James Kirkup

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Why would you recommend James Kirkup's "No Men Are Foreign"?

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   What a poem for the ages!  Today, as American soldiers fight in a foreign land, the acceptance of this poem's message might stop that war and prevent other occurrences.  After surviving World War II as a conscientious objector, James Kirkup hoped that he had endured his last world conflict.  Of course, he was wrong.  Fortunately, for the reader, he expressed his feelings in a moving free verse poem, "No Men Are Foreign."  The poed speaks to the almost universal themes of the equality of men, and though outwardly diverse, inwardly, the sameness of humanity.  Kirkup rails against the treatment of one man toward anther, asserting that we hurt ourselves more than we hurt our enemies.

   In the 1980's television program, Colonel Potter, one of the main characters, states: "Sometimes I think it should be a rule that you have to see somebody up close and get to know them before you shoot him."  This certainly might stop the killing.  Are men taught to hate one another?  According to Kirkup, it would seem so. 

                                  ...we are told

                                  To hate our brothers' it is ourselves

                                   That we shall dispossess...

   Unfortunately, in many countries, men demonstrate a xenophobic attitude toward foreigners.  This intense dislike or fear of strangers manifests itself in many ways involving the relations and perceptions of the in-group versus the out-group.  These feelings involve a fear of losing identitiy, suspicion of activities, aggression, and a desire to eliminate the presence of the foreigner to secure a presumed purity. Xenophobia is at the heart of most wars.  In the Broadway musical, South Pacific, one of the songs speaks to the this issue:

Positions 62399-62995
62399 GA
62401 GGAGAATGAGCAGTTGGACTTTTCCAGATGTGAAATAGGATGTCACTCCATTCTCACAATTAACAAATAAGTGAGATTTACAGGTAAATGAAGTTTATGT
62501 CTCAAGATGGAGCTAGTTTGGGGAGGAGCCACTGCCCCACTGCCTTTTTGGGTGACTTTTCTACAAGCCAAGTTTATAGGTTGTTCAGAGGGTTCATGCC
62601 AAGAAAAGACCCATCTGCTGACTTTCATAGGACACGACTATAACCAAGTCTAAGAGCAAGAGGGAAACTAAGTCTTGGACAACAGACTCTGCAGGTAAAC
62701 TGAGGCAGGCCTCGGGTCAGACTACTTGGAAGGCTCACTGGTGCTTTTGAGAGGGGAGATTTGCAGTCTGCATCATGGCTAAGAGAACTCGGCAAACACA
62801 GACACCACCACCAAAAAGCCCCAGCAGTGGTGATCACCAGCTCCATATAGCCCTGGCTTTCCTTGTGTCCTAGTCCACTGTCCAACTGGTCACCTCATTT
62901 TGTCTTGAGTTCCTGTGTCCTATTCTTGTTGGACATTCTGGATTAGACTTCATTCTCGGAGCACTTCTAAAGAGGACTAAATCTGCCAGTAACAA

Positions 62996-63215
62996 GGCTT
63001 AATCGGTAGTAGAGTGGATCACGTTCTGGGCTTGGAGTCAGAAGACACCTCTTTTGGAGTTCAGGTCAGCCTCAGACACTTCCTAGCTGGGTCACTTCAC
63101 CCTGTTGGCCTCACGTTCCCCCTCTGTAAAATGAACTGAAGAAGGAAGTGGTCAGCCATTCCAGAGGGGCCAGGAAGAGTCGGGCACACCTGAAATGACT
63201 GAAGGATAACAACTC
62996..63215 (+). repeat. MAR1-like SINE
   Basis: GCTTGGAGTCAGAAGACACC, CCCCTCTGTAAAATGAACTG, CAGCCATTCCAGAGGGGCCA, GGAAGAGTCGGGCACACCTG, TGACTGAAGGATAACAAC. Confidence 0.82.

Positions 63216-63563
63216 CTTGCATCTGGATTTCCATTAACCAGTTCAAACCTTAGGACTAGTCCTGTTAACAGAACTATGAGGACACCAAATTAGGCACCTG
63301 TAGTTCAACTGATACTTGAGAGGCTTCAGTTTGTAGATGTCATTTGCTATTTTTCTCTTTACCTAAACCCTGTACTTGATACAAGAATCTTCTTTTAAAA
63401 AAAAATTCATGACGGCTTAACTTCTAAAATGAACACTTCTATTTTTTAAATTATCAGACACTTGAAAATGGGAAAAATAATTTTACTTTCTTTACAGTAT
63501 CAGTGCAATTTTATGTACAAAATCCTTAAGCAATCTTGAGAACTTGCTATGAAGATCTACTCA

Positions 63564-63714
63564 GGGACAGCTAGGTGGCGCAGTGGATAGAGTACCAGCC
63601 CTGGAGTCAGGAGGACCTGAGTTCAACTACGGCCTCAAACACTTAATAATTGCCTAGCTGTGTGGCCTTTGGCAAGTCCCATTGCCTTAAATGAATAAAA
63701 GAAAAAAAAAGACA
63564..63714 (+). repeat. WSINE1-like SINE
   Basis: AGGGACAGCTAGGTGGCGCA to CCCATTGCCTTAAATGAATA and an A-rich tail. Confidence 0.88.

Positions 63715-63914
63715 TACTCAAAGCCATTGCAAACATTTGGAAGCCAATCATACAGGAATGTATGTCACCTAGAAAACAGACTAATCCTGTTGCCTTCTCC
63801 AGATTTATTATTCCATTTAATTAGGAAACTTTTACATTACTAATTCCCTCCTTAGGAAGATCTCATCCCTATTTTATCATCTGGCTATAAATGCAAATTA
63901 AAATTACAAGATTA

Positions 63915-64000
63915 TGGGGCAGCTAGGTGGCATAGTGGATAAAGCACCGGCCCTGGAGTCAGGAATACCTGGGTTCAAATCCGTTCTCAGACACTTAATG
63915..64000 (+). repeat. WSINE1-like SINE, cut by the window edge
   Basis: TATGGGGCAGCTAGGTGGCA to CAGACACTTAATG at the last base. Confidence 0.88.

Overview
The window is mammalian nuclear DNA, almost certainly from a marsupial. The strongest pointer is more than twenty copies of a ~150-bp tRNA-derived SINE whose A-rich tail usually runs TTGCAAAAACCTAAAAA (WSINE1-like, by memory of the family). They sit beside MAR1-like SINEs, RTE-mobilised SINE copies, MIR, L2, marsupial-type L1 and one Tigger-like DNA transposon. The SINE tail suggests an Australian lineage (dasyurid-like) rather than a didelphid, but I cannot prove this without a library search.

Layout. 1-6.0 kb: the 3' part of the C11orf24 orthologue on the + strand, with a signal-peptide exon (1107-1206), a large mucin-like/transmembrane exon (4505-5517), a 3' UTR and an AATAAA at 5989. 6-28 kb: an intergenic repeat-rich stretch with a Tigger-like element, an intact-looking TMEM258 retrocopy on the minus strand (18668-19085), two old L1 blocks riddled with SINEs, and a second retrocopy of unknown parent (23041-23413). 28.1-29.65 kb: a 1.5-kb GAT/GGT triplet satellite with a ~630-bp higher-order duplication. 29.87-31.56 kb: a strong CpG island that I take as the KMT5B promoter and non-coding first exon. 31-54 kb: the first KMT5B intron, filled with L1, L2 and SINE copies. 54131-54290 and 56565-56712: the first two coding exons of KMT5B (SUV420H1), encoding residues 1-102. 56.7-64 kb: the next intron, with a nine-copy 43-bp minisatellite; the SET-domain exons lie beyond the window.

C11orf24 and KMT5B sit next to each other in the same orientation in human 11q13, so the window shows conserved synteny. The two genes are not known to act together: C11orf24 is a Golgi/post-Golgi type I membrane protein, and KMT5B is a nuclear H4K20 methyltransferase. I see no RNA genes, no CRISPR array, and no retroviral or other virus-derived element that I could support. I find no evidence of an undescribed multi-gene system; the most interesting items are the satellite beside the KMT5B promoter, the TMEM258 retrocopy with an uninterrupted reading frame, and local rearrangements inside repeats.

You've got to be taught before it's too late,

                           Before you are six or seven or eight,

                           To hate all the people your relatives hate,

                            You've got to be carefully taught!

   What we do not understand we dislike.  What a sad commentary on the brotherhood of men!  The lesson that Kirkup hopes that the reader will absorb into his soul is that one man is no differeent from another.  We breathe the same air, have the same hopes and desires, and endure the same hardships. When we kill, pollute, and violate other people and countries, it is then that we become different.

   Why would I recommend this poem to someone to read?  The poem's beautiful comparisons and word choice, his universal theme, the poet's deep hope for an improvement in mankind's relationsips, and his understanding of the reasons that men fight one another...this makes a poem for the ages!  Kirkup summarizes his philosophy when he repeats:

                   Remember. no men are foreign,

                     and no countries strange

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